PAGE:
Do you have favorite music to study by? Before law school, I usually preferred to study in silence. However, this all changed when one of my study group friends introduced me to a YouTube livestream, lofi hip-hop radio that always has great music and made it less awkward that the four of us were sitting together without saying anything while we read for our classes. I began asking around for other recommendations and while everyone tastes vary, here are a few of my favorites from Spotify.

“Movie Scores Study”

Created by Haley Stewart—342 songs, 20 hours and 53 minutes.

With over 20 hours of music, if you are a fan of movies, this can provide great background ambiance. A few of the songs can be a bit “too intense” for my liking and can be a distraction, but with so many songs included it’s easy to skip ahead and have plenty of songs waiting for you.

Because of this list, I discovered that a few of my favorite songs came exclusively from the movie Up. This soundtrack always seems to put me in a great mood to study, you can find it here.

“Pump Up Instrumental”

Creator: hsheck—17, 107 songs, 5 hours and 28 minutes

Described as “similar to battle music or something you hear in a motivational video” this playlist lives up to its name by putting me in the mood to conquer the reading in front of me. It’s a bit intense, however it does this without being distracting, and I rarely skip a song. I find this to be the perfect playlist for when I can’t quite get into the mood to study or when I find other playlists to relaxing and I need to get reenergized. After a song or two, I am ready to go! It’s the exact opposite of the “Study Music and Calm Music for Studying and Relaxation” playlist included below.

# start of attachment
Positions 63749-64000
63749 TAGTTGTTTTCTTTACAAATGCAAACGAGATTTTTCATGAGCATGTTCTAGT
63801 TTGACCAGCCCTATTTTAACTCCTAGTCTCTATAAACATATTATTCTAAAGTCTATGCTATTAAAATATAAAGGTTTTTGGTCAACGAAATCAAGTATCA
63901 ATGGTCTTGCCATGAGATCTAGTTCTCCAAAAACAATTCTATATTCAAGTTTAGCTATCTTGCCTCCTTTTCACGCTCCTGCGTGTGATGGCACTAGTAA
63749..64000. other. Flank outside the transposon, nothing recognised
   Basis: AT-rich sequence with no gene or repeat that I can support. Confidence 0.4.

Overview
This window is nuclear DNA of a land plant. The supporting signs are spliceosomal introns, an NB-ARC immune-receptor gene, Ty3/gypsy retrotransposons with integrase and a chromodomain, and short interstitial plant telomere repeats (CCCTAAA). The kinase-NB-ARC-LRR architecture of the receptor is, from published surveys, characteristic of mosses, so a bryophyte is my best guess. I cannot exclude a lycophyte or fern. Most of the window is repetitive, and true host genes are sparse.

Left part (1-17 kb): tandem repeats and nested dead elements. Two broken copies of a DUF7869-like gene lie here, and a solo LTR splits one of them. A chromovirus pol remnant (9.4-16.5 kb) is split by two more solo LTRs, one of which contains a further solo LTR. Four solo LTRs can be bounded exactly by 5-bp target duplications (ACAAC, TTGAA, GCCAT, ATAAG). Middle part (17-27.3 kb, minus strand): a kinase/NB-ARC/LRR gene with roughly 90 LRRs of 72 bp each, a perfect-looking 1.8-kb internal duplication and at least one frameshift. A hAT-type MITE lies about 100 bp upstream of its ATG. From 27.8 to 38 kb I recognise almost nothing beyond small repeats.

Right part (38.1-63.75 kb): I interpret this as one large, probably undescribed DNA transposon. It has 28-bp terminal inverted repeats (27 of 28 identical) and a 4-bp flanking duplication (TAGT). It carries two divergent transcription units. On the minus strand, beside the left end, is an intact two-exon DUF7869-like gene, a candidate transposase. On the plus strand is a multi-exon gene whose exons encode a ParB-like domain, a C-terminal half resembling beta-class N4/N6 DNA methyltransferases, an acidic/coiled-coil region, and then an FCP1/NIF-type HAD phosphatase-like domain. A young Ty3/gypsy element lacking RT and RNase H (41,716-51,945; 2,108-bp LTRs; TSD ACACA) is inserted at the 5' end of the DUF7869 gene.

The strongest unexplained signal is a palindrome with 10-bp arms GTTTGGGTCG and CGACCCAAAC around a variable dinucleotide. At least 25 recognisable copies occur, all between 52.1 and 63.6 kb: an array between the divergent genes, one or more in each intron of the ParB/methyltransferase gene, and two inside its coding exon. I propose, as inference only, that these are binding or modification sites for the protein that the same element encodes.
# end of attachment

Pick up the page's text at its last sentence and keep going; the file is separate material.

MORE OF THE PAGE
“Study Music and Calm Music for Studying and Relaxation”

Created by trishrock—74, 9909 songs, 342 hours 41 minutes.

This might be the playlist you start, and actually not finish by the end of the year! With a whopping 9909 songs, it features mostly instrumental music and tunes you might find playing in the background at a spa. It sets the mood for a focused and calm study session. Some might find this too relaxing, but multiple people mentioned it to me when I asked for suggestions on Instagram @The1LLife.

“Law School Study”

With a mix of instrumental music found on soundtracks from movies, television shows, and musicals, it provides nearly 40 hours of music, without too much overlap from the “Movie Scores Study” playlist. It has a great mix of mellow and upbeat songs to keep the mood varied enough that I don’t find myself wanting a nap.

“Music for Law School”

Created by Mel John, 51 songs, 2 hours and 44 minutes.

A mix of classical, and instrumental songs, this playlist has quickly become one of my favorites. Its relaxing without being TOO relaxing and puts me into a great frame of mind, plus the playlist is long enough, I will rarely hear repeats and if I do, it’s time to take a break!

Is there a playlist you’d recommend of music to study by that I missed? If so, share it with me @The1LLife on twitter!